Monday, April 5, 2010

Lessons from Long Experience


Bruce Friedrich, coauthor with Matt Ball on The Animal Activist’s Handbook and VP of PETA, has had personal interactions with literally thousands of individuals over the years (quite possibly, he has had more one-on-one conversations about animal issues than anyone else in the U.S.). He recently wrote:

I actually think that using the word “vegan” (other than perhaps with youth) may be counterproductive to helping animals, relative to using the word “vegetarian.” As a species, we are given to seeing things as “all or nothing," and I can’t tell you how many times I’ve had discussions with people who write off making any changes because they believe they can’t go vegan.

That’s why I no longer wear my “Ask me why I’m vegan” shirts – I wear the vegetarian ones, and the conversations have gotten SO MUCH BETTER. Where people used to be all about what vegan means and how hard it is to give up dairy (which saves 1/10 of an animal/year), now we talk about fish and chickens (saving many dozens of animals/year). I used to hear stories about dour and angry vegans; now I hear stories about daughters and cousins who are vegetarian.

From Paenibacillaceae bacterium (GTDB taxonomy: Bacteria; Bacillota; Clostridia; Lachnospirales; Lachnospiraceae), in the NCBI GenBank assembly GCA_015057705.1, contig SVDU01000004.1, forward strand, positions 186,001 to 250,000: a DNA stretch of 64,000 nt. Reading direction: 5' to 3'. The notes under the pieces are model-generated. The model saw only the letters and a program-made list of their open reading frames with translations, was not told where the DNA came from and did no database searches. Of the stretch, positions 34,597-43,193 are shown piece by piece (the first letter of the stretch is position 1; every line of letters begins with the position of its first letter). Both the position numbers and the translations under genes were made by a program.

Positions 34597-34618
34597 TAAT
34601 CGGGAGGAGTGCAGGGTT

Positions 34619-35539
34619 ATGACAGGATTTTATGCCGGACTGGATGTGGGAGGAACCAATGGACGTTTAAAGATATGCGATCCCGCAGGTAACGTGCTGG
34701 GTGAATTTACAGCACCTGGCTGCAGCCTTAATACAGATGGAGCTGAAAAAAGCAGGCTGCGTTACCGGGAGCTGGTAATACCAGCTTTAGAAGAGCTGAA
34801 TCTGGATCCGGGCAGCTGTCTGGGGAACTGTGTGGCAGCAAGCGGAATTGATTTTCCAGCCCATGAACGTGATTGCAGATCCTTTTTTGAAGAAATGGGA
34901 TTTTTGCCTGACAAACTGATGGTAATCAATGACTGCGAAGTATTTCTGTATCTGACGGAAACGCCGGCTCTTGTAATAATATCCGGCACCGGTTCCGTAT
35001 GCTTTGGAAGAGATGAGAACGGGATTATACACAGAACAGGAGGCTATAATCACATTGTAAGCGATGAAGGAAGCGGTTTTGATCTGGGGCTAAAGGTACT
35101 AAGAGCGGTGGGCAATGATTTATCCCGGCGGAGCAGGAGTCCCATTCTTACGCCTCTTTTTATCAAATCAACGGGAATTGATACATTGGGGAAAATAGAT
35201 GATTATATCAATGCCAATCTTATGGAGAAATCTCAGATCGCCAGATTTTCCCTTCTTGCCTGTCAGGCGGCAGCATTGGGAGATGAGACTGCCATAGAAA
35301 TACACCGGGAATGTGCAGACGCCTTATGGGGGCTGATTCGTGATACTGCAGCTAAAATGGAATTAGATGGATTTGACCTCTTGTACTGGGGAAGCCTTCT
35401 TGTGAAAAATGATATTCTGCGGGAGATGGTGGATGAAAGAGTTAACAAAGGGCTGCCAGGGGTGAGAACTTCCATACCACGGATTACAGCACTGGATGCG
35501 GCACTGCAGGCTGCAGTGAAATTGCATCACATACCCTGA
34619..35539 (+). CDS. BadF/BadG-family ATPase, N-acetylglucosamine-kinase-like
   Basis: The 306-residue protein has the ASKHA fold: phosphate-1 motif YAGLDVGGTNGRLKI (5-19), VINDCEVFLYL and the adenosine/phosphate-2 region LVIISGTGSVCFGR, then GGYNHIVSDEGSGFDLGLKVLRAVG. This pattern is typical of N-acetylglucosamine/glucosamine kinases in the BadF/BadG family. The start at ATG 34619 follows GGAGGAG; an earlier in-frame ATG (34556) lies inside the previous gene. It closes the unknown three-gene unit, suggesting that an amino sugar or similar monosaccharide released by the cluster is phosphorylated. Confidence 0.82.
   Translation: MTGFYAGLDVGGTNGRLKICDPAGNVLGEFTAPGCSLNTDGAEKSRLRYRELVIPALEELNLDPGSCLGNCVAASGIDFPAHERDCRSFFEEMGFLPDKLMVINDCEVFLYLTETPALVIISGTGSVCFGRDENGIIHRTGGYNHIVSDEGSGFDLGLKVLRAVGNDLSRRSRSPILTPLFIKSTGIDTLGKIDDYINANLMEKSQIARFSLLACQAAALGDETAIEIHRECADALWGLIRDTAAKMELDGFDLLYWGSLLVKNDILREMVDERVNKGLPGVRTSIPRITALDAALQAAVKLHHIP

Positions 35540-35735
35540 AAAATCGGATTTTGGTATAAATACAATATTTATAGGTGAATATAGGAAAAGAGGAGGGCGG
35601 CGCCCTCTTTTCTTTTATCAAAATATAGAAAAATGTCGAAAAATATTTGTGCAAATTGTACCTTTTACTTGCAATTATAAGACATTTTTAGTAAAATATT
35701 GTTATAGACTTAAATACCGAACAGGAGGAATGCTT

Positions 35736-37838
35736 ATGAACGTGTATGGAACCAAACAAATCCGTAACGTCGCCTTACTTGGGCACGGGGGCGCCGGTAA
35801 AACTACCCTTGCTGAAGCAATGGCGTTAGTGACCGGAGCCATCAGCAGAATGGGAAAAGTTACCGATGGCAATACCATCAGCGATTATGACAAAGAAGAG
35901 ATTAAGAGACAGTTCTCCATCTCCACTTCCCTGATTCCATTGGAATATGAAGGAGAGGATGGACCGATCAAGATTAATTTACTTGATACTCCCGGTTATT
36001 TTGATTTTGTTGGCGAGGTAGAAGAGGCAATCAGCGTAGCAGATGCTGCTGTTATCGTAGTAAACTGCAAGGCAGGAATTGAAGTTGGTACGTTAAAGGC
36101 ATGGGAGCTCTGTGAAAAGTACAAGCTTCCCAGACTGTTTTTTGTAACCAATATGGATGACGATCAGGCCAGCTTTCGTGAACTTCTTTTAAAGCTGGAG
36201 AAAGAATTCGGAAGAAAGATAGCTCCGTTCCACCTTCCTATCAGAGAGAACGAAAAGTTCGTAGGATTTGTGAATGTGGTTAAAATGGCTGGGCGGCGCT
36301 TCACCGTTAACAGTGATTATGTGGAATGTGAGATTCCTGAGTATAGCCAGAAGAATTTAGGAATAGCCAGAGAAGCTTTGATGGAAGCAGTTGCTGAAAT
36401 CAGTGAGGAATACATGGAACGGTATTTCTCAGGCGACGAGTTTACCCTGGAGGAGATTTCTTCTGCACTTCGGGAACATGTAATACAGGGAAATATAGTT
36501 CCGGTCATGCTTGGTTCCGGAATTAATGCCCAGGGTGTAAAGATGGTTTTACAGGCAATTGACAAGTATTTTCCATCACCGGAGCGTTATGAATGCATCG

This is anecdotal, of course, but it’s not theoretical – this is real-world and OVERWHELMING. I have FAR more people respond to my shirt now and approach me to ask questions. Before, I generally talked about what vegan means and the evils of dairy (still good, of course, but not nearly as valuable in helping animals). Now, I often have people tell me on the basis of one conversation that they will go vegetarian.

My long experience shows the word vegan scares many people, but the word vegetarian interests them (we also see this overwhelmingly when leafleting – people want vegetarian information far more than vegan information). Ironically, I’ll bet we get far fewer vegans by using the word vegan, since many vegetarians do go vegan, once they see how easy it is and start down the path of compassionate eating.

This is from this interview; more on this later in the week.